Date of Award

Spring 1-1-2011

Document Type

Dissertation

Degree Name

Doctor of Philosophy (PhD)

Department

Physics

First Advisor

Daniel S. Dessau

Second Advisor

Dmitry Reznik

Third Advisor

Scott Bunch

Abstract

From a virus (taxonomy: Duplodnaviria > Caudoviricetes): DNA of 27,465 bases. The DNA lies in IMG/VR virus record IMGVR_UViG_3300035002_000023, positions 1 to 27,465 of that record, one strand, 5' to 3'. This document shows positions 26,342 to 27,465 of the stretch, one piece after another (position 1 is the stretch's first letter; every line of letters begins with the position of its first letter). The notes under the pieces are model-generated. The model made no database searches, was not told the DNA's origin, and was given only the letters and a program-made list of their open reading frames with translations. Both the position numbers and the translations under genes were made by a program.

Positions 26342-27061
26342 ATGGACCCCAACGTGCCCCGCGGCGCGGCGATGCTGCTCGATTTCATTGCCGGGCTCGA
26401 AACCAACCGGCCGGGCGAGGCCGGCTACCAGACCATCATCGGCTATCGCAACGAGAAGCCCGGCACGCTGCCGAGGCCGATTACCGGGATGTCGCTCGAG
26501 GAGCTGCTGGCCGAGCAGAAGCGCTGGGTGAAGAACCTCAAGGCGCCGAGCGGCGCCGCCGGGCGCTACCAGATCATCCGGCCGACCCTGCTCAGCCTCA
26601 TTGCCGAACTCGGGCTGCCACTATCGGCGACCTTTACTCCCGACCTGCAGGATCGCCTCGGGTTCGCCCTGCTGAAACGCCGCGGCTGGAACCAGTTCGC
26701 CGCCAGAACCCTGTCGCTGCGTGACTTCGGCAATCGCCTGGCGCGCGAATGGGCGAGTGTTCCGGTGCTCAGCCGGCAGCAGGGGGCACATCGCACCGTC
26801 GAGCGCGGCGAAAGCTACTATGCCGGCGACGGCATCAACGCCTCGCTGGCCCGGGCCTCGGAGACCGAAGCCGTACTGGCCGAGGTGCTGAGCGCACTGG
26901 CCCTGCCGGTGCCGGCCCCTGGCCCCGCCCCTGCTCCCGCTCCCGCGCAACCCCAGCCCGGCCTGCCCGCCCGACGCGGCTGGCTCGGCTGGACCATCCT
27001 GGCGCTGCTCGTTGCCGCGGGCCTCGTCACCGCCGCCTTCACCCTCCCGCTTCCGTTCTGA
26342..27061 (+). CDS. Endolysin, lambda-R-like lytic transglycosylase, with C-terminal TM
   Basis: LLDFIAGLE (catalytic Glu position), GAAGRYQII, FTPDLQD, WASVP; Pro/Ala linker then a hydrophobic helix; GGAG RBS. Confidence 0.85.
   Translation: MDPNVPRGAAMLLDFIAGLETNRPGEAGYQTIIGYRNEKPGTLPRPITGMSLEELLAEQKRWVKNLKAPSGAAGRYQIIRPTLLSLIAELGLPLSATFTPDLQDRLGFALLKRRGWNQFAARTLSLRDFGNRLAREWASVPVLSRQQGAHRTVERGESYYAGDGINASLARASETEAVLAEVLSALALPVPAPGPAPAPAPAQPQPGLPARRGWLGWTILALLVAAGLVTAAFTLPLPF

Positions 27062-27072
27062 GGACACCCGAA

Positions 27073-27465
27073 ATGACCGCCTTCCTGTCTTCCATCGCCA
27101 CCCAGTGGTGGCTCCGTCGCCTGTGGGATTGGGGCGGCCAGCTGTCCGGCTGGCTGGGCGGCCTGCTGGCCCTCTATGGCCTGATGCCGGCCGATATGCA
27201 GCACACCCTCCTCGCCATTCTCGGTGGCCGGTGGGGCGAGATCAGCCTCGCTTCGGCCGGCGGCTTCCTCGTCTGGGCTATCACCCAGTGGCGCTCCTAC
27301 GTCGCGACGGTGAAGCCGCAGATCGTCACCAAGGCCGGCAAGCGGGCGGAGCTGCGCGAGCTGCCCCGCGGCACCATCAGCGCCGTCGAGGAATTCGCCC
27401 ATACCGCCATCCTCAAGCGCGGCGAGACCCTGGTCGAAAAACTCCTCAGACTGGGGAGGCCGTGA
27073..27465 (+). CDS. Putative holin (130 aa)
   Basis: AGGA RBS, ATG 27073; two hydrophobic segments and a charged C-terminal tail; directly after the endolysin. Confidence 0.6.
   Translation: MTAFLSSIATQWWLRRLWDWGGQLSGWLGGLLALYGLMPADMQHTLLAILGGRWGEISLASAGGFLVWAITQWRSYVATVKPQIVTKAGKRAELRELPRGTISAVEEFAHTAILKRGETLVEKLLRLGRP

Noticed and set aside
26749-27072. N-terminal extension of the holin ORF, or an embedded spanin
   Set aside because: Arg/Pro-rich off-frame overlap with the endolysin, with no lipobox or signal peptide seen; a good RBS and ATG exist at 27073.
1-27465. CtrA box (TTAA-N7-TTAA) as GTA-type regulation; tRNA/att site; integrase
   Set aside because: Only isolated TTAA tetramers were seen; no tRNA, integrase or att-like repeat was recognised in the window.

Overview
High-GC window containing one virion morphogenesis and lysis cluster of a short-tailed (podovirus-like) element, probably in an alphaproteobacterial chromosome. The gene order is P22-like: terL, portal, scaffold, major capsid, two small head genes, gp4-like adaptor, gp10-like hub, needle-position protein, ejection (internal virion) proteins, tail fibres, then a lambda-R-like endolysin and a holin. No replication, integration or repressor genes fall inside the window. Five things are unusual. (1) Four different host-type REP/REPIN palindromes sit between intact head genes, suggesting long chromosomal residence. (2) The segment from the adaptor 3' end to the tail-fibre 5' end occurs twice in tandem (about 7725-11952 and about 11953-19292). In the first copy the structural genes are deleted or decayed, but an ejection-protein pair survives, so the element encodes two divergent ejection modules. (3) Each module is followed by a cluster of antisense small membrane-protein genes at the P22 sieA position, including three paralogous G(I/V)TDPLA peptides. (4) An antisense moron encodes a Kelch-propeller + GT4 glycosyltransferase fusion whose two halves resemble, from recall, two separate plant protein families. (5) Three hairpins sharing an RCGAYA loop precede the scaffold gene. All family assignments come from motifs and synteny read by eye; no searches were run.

The exotic physics in condensed matter systems, such as High-Tc superconductivity in cuprates and the newly discovered iron-pnictide superconductors, is due to the properties of the elementary excitations and their interactions. The "one-electron removal spectral function" measured by angle-resolved photoemission spectroscopy (ARPES) provides a chance to understand these excitations and reveal the mechanism of the high-Tc superconductivity. In most cases, ARPES studies focus on the excitations very close to the Fermi level (usually within tens to hundreds of meVs). In this region, by presuming that the correlation effect is not too strong, we usually can describe the correlated electron system in terms of well-defined "quasiparticles" , i.e. electrons dressed with a manifold of excited states. Then the spectral function measured by ARPES can be separated into two parts: a coherent pole part that contains the information about the dispersion relation E(k) and the lifetime "tau" of the quasiparticles, which is usually the main subject of ARPES studies; and an incoherent smooth part without poles which also contains important information about the many-body interactions in the system but is usually overlooked by physicists due to the lack of analysis techniques and theoretical understanding. In this thesis, we present ARPES measurement on the cuprate High-Tc superconductors PbxBi2-xSr2CaCu2O8 (Pb-Bi2212) and Bi2Sr2CaCu2O8+d (Bi2212) and the iron-pnictide High-Tc superconductor's parent compound CaFe2As2 (Ca122) and BaFe2As2 (Ba122). For Pb-Bi2212 and Bi2212 materials, whose quasiparticle dispersions have already been extensively studied, our work focuses on the incoherent part of the spectral function. By introducing a new ARPES lineshape analysis technique, we separate out the sharp coherent peaks from the higher energy incoherent "background" portions and uncover a new type of scaling behavior of the incoherent portions. In particular, the fraction of weight that is incoherent is found to be intimately linked to the energy of the dispersive coherent feature through a simple quadratic relationship with no special energy scales. This behavior in concert with strong momentum-dependent matrix element effects gives rise to the heavily studied "waterfall" behavior in cuprate superconductors. For the newly discovered Ca122and Ba122 materials, whose intrinsic electronic structure is still missing, our studies aim at understanding its quasiparticle dispersion relation E(k) and the Fermi surface geometry. We observed unequal dispersions and FS geometries along the orthogonal Fe-Fe bond directions. Comparing with the optimized LDA calculations, an orbital-dependent band shifting is introduced to get better agreement, which is consistent with the development of orbital ordering. More interestingly, unidirectional straight and at FS segments are observed near the zone center, which indicates the existence of a unidirectional charge density wave order. Therefore, our studies indicate that beyond the well-known spin density wave (SDW) order and superconducting state (SC), there are other competing orders in the iron-pnictide materials such as the orbital order (OO), the charge density wave (CDW) order and the possible nematic phase. The coexistence of all these competing orders puts strong constraints on theories for describing the iron-pnictide system.

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